Policymakers have made a lot of the idea that bank resolutions need to happen quickly.
The goal is to pack the work into a “resolution weekend”, allowing an institution to fail on a Friday and find itself rescued by the time markets open again on Monday.
But if this initial process is speedy, the aftermath of a bank resolution is showing itself to be anything but.
Indeed, investors looking to challenge a resolution decision should be prepared to wait a very long time for any sense of conclusion.
Last week, a Dutch court said that it needed further information from experts before it could decide whether creditors were entitled to compensation following the nationalisation of SNS.
It has been more than six years since the Dutch government took the firm public, longer than the time in which SNS had been listed on the Amsterdam stock exchange.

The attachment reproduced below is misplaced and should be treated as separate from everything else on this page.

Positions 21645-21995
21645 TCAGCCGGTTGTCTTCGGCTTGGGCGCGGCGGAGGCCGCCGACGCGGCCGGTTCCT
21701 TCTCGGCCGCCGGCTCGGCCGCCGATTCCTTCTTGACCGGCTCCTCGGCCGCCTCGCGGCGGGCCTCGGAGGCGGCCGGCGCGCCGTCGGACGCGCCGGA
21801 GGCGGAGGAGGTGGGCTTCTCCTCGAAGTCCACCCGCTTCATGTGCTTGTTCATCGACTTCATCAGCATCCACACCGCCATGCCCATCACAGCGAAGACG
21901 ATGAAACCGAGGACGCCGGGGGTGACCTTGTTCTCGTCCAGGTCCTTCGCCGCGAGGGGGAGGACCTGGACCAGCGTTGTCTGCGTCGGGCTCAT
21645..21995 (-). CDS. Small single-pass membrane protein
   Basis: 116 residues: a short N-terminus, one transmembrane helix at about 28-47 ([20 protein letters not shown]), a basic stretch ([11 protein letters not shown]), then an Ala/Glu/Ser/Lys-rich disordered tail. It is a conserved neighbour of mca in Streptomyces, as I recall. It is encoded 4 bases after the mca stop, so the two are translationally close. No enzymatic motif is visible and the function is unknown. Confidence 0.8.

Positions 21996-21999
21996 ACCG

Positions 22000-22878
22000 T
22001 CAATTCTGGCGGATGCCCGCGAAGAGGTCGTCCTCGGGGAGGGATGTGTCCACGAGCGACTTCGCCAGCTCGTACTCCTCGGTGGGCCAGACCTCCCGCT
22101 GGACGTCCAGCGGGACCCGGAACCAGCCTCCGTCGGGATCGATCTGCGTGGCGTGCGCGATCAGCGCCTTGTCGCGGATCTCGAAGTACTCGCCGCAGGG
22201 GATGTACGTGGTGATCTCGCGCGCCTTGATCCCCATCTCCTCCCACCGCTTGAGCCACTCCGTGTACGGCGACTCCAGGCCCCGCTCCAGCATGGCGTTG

Similarly, investors in Banco Popular, which failed in 2017, are still waiting for courts to determine whether they are right to claim they were made worse off in the resolution than they would have been in an insolvency.
This is not necessarily a bad thing. Judges are clearly taking challenges to bank resolutions very seriously, listening to both sides of the arguments at length.
But market participants need to recognise that the world may have changed dramatically before a firm conclusion is made on any case.
In the fallout of a bank resolution, patience is crucial.